Thursday, October 27, 2011

Jim's Fiction

Check out my new site.

Wednesday, June 2, 2010

Taking a Break--Unless...

I began this blog the last week of October 2008. I have to admit I’d forgotten how long it’d been. For the first year plus, I posted five times a week. I lowered the frequency to three times a week in 2010. Recently, I came to two conclusions:
  1. Occasionally, I used quotes that repeated a topic; but I was able to provide a different slant on how the idea presented related to my own writing. In recent posts, my comments have been repetitive of earlier posts, only the words used were different.
  2. I’ve received little feedback from my readers. Now that repetition has sneaked into my posts, I don’t know if what I’m writing is helpful, or interesting, or simply more Internet BS.
Many of my readers have stayed with me from the beginning, and I appreciate that. But, honestly, without feedback, I feel totally isolated. So, I’m going on hiatus with this blog. I don’t know for how long. It may be a few months. It may be forever. I will be posting over at Flash Fiction Chronicles once or twice a month and occasionally on the Apollo’s Lyre blog. My Six Questions For. . . blog will continue for as long as editors agree to participate.

So, unless I get swamped with requests to continue, that’s it for QoW for now. I wish you all good writing and continued success.

Friday, May 28, 2010

Writer vs Reader and the Importance of Sharing

[This post appeared at Flash Fiction Chronicles earlier this week.]

Marshall Cook, in an online fiction class sponsored by the University of Wisconsin-Madison, suggested creating a feeling of “Not-Knowing” to draw the reader into a story.  On his blog, Randall Brown, in response to comments by Steve Almond, said “If a character knows something, the reader should know it.” Are these statements contradictory? Not really. Mr. Cook doesn’t advise not telling readers everything they need to know, nor does Mr. Brown say the reader needs to know everything up front.

Authors grab the reader’s attention by creating questions in the reader’s mind, questions that matter, questions that force the reader to continue with the story in order to find the answers. The inexperienced writer often poses the question and leaves it to the reader to figure out what happens. Many times this approach leaves the reader confused and unsatisfied. Even experienced writers leave out some important piece of information, at times. That’s not to say every story must end with a definite resolution; but that initial moment of Not-Knowing, the question posed that leads the reader to the story’s conflict, the reason why telling the story is important in the first place, should be made clear at some point.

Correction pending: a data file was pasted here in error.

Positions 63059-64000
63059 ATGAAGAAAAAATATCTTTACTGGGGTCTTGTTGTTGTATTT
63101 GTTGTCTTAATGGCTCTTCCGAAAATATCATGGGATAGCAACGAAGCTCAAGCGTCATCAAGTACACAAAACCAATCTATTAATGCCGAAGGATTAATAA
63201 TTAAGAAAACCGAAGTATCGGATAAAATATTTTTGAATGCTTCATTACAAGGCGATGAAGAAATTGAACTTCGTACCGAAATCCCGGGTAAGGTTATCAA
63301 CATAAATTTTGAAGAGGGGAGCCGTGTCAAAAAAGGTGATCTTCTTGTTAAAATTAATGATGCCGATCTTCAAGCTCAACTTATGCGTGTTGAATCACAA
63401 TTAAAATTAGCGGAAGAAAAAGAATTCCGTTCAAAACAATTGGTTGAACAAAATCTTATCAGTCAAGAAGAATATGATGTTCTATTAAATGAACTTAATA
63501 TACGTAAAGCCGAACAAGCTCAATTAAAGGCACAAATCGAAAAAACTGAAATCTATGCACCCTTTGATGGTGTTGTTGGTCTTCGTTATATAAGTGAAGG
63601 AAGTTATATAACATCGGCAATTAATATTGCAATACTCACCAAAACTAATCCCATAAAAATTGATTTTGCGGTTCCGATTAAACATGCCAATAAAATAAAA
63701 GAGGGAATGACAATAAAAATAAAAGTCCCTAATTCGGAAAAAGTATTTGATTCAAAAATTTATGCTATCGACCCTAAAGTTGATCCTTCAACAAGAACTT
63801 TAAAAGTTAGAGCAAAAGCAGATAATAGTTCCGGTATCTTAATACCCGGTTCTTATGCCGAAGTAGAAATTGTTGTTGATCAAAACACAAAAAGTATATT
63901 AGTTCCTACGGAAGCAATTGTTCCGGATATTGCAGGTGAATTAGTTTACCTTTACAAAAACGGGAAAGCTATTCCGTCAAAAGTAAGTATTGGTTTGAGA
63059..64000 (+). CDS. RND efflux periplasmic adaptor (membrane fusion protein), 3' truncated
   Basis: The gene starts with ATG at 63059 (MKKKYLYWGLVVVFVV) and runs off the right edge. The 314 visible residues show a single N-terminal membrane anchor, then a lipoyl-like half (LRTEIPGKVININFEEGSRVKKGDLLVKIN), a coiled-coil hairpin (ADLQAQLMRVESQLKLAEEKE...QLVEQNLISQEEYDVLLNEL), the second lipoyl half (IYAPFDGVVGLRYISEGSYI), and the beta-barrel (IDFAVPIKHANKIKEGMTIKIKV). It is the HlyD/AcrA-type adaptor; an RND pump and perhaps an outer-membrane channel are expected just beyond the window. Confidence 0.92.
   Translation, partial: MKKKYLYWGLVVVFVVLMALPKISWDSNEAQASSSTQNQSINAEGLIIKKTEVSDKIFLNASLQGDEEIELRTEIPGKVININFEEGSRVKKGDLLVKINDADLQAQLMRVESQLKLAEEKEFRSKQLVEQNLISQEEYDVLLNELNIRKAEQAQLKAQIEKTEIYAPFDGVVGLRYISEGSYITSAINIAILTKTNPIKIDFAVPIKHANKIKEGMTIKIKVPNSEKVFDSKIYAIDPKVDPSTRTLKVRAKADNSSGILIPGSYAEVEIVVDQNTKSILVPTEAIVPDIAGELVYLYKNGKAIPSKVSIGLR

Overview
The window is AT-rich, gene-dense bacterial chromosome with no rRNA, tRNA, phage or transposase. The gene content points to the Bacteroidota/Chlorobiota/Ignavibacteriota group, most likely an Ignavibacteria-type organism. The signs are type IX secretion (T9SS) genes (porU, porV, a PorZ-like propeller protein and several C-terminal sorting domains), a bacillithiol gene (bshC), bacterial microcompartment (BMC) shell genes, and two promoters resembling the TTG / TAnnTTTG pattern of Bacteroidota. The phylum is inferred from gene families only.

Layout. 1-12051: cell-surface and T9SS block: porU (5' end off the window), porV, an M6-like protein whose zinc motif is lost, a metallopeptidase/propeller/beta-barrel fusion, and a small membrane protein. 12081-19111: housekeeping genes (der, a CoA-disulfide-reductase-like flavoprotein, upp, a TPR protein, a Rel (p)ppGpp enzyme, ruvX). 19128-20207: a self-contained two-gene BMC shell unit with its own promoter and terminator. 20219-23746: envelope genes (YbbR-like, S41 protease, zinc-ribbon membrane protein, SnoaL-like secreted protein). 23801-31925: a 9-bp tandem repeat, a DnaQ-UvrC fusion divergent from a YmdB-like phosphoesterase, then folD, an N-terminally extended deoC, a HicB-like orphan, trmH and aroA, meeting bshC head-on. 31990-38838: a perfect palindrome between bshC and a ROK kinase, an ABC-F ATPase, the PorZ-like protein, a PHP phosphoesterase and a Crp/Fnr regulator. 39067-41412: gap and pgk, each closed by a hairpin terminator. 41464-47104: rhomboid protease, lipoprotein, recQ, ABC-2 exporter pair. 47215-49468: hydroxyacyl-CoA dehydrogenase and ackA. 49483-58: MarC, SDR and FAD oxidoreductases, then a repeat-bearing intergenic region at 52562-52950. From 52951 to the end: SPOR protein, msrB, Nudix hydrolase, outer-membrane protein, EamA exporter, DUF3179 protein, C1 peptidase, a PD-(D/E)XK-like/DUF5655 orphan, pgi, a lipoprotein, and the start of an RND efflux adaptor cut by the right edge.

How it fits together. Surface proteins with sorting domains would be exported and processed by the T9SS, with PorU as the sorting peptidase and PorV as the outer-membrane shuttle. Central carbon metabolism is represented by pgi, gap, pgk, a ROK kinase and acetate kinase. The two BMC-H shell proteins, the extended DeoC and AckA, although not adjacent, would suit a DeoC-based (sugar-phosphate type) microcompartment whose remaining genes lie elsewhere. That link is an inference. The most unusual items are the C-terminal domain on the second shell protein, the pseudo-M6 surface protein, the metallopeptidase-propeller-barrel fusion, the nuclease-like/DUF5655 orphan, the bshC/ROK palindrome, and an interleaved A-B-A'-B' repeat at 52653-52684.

Ethel Rohan’s story, “Reduced,” provides a good example of what I’m trying to say. In it, Ethel shows the reader a husband and wife in conflict. As the story progresses, the tension increases until the real problem is revealed. It’s at this point that Ethel shares with the reader that one piece of information that both characters know that explains the conflict created for the reader by that Not-Knowing. You can read Ethel’s story here.

In my brief experience as an editor, I find writers are good at creating the sense of Not-Knowing (although some take way too long to do so). It’s the sharing of information known by the characters that explains the “why” of a story where many authors fail.

Thursday, May 27, 2010

Harold Brewster, Literary Critic: a story

It took me a few tries to find a home for this story.

Wednesday, May 26, 2010

Plot Evolves from Desire

“All plot comes from the character’s trying to get something, to achieve something, wanting, desiring, longing.” -- Robert Olen Butler in From Where You Dream.
And it’s important to let the reader in on what that is early on, IMHO.

I used to think this needed to happen very early in the story--the first paragraph for a short story, the first or second page for a novel. I’ve mellowed on that a bit. I read a flash story last week that waited until the third paragraph to show the reader what the character desired. In this case, it felt right. Still, all of my stories show the reader what the character’s after by the end of the first paragraph. I don’t want to give the reader the opportunity to decide to move on to someone else’s tale.